Some experience working on a large project

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As a project manager, I’m now responsible for an IT outsourcing project, all of the development team, including myself, there are 75 members. Following is my impression about this project.

Because I act as PM of IT outsourcing project development, and the technology we use is unfamiliar to me, so I always thought that in the project, the most important thing is planning and staffing.

First of all, a detailed and realistic plan is required. In the project plan, work breakdown structure (WBS) is the most important. In order to make a detailed and realistic WBS, you need full historical data and a clear estimation model. These are most critical, if not, you’d better not be responsible for large projects.

Secondly, for staffing, they must be trusted. Choose the person, who knows how to communicate with people in “English” and have a good master of technology, as team leader. I am here to say “English ", that is, I found many of the technical staff like to use the technical words to express thoughts, so I stressed repeatedly to my group leaders, that using the language that I and customers all understand to communicate is one of their important work.

There are some other factors, that the PM should be very clear generally, such as watching top 5 risks, measuring process and products through quantitative indicators, making reasonable milestones, arrangements for backup in a key node, and so on.

At the same time, I never thought project manager is a leader. I always think I'm just a support manager, and only support is not enough, but also including rapid decision-making and problem solving. In fact, support has a broad concept, which of course, includes the negotiation, risk management, leadership and other significance. In the hope that everyone in the team has any problems (of course, the problem can also be private), he can ask PM for help firstly.

Another important thing I think, since the day of project start-up, I was looking for and training a member in this project who can replace me, that is, even if I leave, the project can still normal afloat.

In fact, in the same time of responsible for this project with nearly 80 people, I was also responsible for another two small projects with 10 members. Because each project has my backup, so I can prioritize various projects to deal with things. And, I can also find the vacation time.

It should be stressed that these Backups are not born there, and really need to find and develop. Through coaching, through decentralization, through adequate support, let them grow.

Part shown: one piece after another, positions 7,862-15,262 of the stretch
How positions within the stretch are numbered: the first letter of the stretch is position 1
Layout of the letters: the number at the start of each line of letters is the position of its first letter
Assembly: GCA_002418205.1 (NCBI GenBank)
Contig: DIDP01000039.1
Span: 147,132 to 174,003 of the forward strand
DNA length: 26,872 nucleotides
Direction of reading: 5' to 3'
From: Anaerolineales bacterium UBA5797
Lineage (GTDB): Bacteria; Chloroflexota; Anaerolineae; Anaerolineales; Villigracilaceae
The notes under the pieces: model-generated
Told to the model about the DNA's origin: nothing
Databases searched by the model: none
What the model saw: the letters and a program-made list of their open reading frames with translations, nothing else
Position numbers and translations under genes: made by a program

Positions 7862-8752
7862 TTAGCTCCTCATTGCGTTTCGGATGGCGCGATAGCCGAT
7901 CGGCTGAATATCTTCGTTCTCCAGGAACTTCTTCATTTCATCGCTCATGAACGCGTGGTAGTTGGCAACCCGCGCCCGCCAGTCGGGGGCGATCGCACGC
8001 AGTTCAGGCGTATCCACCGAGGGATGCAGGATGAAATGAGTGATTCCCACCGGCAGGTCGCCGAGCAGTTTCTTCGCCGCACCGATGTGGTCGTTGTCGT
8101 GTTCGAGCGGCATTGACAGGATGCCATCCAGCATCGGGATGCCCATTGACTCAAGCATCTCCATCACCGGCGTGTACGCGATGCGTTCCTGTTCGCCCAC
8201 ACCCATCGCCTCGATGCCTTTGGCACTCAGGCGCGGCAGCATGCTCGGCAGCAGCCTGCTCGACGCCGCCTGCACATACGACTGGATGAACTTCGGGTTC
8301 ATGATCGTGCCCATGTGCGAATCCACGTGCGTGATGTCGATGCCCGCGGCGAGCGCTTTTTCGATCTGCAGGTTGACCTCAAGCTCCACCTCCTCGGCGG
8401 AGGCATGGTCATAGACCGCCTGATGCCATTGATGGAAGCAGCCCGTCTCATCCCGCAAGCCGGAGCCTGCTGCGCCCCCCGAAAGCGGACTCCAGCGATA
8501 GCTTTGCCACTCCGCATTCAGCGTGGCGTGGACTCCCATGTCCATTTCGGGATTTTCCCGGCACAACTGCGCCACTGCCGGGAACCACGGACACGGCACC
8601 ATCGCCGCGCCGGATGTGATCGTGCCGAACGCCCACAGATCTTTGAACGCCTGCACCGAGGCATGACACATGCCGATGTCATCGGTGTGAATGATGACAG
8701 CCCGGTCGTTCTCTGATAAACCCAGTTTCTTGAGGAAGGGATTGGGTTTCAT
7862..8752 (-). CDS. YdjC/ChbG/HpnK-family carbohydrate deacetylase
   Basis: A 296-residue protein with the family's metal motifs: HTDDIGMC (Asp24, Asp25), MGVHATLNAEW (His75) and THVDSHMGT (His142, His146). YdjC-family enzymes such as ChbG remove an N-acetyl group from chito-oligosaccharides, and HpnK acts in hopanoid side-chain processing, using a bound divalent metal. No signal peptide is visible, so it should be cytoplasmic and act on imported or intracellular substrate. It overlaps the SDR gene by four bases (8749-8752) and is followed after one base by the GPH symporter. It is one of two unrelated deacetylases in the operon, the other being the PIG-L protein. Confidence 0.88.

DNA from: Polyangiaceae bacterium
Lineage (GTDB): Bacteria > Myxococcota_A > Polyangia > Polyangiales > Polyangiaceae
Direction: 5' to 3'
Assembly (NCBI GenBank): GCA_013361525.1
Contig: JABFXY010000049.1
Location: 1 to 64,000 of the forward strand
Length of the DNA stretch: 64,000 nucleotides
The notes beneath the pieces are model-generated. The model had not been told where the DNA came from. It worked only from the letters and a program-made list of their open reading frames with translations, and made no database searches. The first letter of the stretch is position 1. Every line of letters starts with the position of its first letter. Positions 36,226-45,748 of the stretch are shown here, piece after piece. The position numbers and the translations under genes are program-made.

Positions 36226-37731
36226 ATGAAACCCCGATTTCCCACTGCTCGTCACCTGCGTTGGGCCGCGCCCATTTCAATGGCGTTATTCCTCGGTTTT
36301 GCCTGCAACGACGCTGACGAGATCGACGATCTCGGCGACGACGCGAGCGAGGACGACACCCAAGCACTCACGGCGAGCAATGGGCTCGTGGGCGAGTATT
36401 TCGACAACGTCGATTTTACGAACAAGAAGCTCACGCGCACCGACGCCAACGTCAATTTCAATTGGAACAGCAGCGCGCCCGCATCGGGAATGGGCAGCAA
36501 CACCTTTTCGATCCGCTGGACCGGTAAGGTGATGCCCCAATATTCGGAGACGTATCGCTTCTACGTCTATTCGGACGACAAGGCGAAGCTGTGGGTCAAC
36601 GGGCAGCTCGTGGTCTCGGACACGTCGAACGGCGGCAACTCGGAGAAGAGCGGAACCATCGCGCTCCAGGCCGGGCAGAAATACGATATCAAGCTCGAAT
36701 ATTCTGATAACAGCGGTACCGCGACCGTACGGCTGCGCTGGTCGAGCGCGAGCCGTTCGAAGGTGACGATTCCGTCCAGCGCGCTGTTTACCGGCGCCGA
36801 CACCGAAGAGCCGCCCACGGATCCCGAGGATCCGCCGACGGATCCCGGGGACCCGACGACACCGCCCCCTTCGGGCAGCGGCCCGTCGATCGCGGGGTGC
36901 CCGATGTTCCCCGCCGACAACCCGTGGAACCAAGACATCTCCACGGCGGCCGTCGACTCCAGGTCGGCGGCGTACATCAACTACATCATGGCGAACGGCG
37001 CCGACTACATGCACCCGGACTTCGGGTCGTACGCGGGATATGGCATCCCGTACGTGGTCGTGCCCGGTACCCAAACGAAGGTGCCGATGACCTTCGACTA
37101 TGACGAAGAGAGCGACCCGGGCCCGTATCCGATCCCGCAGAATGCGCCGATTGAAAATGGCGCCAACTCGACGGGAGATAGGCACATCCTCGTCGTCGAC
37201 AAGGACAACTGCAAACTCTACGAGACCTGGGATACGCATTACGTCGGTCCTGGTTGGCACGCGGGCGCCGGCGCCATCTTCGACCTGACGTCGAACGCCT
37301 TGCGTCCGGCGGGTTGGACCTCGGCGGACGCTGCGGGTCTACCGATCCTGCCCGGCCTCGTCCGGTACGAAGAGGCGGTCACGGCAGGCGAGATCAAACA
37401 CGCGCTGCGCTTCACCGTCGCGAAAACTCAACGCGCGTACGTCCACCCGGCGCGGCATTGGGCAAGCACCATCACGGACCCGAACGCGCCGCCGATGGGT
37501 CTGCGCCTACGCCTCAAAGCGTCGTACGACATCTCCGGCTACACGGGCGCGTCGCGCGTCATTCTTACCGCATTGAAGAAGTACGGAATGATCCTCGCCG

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Hi, On the face of it your write-up is very interesting, however, I do have some slight contentions with some aspects of it and the reason for them is because you are using the PMBOK guide, which I have some reservations about.

If you were starting a long and expensive journey the first thing you would like to know is what is your destination. Without this information everything else is academic and irrelevant. So, the most important thing in a project is having a clear and concise understanding of the purpose of the project and what strategic business case/objective it is focused on.

Having identified the above you really do need to get onboard a high-ranking project sponsor preferably someone at director level because without a sponsor at this level you will not have the company commitment necessary to see the project through to completion.

Next, and this is where Prince2 differs from the PMI, APM and AIPM is that you need to set up a project board executive consisting of executives representing the customers interest, the suppliers interest and the companies interest. The executive representing the interest of the company approves all relevant decisions; this is not a democracy operating on a voting system between the three executives. One of the weaknesses of the PMI, APM and AIPM is that they condone line managers (whose vested interest may be in conflict with the project) being in charge of projects, which causes a multitude of problems especially in functional, weak matrix and strong matrix organisations. On principle, the project manager is the only manager who is in charge of the project and s/he must only report to a company executive or above.